- Coordination and management of the communities resources and assets. When an emergency or disaster strikes, the fire fighters, ambulances, police cars, and other equipment that is used to respond to that incident are called resources. Like any community, our resources are limited. It is very likely that during a major emergency or disaster, we will need more resources than we possess locally. The Emergency Management Agency is responsible for ensuring the most efficient use of the resources on hand in the community as well locating and procuring additional resources as the need for them is identified. When the majority of the community's resources have been committed to the emergency or disaster, we must look to the state for additional resources and assistance. Before this can happen, the Mayor or the Commissioners will declare a "Local Disaster Emergency".
- Recommending to our Chief Elected Officials that a Local Disaster Emergency be declared, as well as preparing and disseminating that declaration to the Governor and media. Once the Governor has received our declaration, he can declare our county a "Disaster Area".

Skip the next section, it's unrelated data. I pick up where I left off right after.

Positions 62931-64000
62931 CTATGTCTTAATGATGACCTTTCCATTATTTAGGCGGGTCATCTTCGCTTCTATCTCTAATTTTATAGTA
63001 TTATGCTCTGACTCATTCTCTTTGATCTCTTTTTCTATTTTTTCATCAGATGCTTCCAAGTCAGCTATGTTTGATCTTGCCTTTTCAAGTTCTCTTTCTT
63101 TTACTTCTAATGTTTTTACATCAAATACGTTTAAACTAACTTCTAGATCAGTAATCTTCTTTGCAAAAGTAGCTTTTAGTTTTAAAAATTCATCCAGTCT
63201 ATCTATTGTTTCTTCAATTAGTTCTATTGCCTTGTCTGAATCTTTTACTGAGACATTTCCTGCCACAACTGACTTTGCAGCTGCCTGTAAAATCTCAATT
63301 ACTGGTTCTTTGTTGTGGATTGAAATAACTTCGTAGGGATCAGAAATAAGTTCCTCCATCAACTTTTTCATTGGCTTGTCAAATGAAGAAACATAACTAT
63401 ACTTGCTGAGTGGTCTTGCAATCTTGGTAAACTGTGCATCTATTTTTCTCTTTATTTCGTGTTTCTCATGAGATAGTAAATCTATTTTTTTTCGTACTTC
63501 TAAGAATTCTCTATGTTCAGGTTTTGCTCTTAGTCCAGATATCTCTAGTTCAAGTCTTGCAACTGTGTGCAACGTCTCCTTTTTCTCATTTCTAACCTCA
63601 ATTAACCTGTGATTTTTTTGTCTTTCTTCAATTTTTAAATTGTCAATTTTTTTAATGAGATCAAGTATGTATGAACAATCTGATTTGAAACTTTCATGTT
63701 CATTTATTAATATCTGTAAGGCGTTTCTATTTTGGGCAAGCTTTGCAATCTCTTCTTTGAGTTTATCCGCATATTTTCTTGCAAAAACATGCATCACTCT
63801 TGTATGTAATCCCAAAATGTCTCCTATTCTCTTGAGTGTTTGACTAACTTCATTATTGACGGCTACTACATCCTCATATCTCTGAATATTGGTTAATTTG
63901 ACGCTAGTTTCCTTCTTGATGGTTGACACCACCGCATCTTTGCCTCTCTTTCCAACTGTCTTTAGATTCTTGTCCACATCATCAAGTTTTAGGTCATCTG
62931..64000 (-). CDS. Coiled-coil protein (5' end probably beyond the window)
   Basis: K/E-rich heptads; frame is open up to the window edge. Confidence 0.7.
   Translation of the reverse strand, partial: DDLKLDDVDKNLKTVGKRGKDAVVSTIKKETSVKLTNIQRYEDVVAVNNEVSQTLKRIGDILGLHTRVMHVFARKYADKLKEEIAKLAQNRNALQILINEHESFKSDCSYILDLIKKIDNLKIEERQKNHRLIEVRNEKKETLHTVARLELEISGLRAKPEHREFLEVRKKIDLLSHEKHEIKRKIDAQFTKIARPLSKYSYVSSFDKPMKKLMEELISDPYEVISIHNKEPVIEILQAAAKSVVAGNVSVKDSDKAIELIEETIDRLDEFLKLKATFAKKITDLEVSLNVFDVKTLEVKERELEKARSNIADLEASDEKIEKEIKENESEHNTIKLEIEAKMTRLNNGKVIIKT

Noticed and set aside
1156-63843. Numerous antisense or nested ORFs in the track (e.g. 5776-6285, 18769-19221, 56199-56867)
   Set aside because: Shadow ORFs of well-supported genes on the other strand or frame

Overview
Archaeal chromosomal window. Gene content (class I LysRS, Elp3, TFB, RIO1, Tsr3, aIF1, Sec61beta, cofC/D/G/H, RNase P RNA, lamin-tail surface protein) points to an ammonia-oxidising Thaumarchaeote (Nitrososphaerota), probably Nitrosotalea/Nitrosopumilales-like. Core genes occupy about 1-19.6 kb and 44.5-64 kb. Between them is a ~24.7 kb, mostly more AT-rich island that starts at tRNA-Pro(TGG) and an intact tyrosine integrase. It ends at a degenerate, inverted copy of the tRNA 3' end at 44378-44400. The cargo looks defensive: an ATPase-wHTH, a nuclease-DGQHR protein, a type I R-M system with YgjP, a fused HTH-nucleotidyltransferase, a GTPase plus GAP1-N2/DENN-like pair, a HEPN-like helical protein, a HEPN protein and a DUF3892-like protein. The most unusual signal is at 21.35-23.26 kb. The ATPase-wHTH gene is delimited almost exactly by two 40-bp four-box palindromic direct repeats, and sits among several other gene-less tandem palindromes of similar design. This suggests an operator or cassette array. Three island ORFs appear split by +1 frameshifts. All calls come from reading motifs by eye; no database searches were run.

- When this happens, we can begin receiving assistance and resources from the State of Indiana. If the Disaster is of such a large scale that the state would need assistance from the Federal Government, our Governor can ask the President of the United States to declare us a "Federal Disaster Area". This entitles us to Federal Assistance. Help for both citizens and local government is available at this point. Grants and loans to individuals and businesses are among the aid that the Federal Government would offer.
The phase when we pick up the pieces and rebuild our community. This is when we all work together to restore things to they way they were before the disaster struck. If we are to do this effectively, we will have go back to the beginning and consider mitigation as we rebuild and recover. It is important that the community learns from experience. For example, we can keep repairing damage to a house that gets caught in a flood year after year, or we can spend the money once to move the home to an area that will not flood.
When we complete the recovery phase, it is our goal that we will be better able to resist, respond, and recover from any emergency or disaster than we previously were